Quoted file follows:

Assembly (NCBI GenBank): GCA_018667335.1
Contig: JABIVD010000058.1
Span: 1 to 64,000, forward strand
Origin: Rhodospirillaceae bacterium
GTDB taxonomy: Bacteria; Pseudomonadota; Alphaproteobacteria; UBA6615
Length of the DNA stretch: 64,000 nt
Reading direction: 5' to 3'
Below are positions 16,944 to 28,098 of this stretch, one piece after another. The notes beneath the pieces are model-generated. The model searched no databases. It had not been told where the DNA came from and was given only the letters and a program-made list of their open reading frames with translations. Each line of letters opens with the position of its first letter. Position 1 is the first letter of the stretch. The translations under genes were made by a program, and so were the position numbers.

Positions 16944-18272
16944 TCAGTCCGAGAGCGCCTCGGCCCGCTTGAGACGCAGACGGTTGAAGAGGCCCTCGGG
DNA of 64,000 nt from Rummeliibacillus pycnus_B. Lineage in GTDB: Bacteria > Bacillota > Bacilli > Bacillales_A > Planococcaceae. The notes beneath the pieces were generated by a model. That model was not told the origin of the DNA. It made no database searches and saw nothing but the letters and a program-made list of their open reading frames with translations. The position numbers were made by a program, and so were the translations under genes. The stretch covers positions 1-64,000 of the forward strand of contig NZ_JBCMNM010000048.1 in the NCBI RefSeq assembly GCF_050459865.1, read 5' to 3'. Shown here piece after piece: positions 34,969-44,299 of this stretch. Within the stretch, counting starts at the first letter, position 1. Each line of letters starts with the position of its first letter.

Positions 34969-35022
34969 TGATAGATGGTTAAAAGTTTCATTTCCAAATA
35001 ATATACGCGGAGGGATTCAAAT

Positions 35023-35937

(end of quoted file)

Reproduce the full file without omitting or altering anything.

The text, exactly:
Assembly (NCBI GenBank): GCA_018667335.1
Contig: JABIVD010000058.1
Span: 1 to 64,000, forward strand
Origin: Rhodospirillaceae bacterium
GTDB taxonomy: Bacteria; Pseudomonadota; Alphaproteobacteria; UBA6615
Length of the DNA stretch: 64,000 nt
Reading direction: 5' to 3'
Below are positions 16,944 to 28,098 of this stretch, one piece after another. The notes beneath the pieces are model-generated. The model searched no databases. It had not been told where the DNA came from and was given only the letters and a program-made list of their open reading frames with translations. Each line of letters opens with the position of its first letter. Position 1 is the first letter of the stretch. The translations under genes were made by a program, and so were the position numbers.

Positions 16944-18272
16944 TCAGTCCGAGAGCGCCTCGGCCCGCTTGAGACGCAGACGGTTGAAGAGGCCCTCGGG
DNA of 64,000 nt from Rummeliibacillus pycnus_B. Lineage in GTDB: Bacteria > Bacillota > Bacilli > Bacillales_A > Planococcaceae. The notes beneath the pieces were generated by a model. That model was not told the origin of the DNA. It made no database searches and saw nothing but the letters and a program-made list of their open reading frames with translations. The position numbers were made by a program, and so were the translations under genes. The stretch covers positions 1-64,000 of the forward strand of contig NZ_JBCMNM010000048.1 in the NCBI RefSeq assembly GCF_050459865.1, read 5' to 3'. Shown here piece after piece: positions 34,969-44,299 of this stretch. Within the stretch, counting starts at the first letter, position 1. Each line of letters starts with the position of its first letter.

Positions 34969-35022
34969 TGATAGATGGTTAAAAGTTTCATTTCCAAATA
35001 ATATACGCGGAGGGATTCAAAT

Positions 35023-35937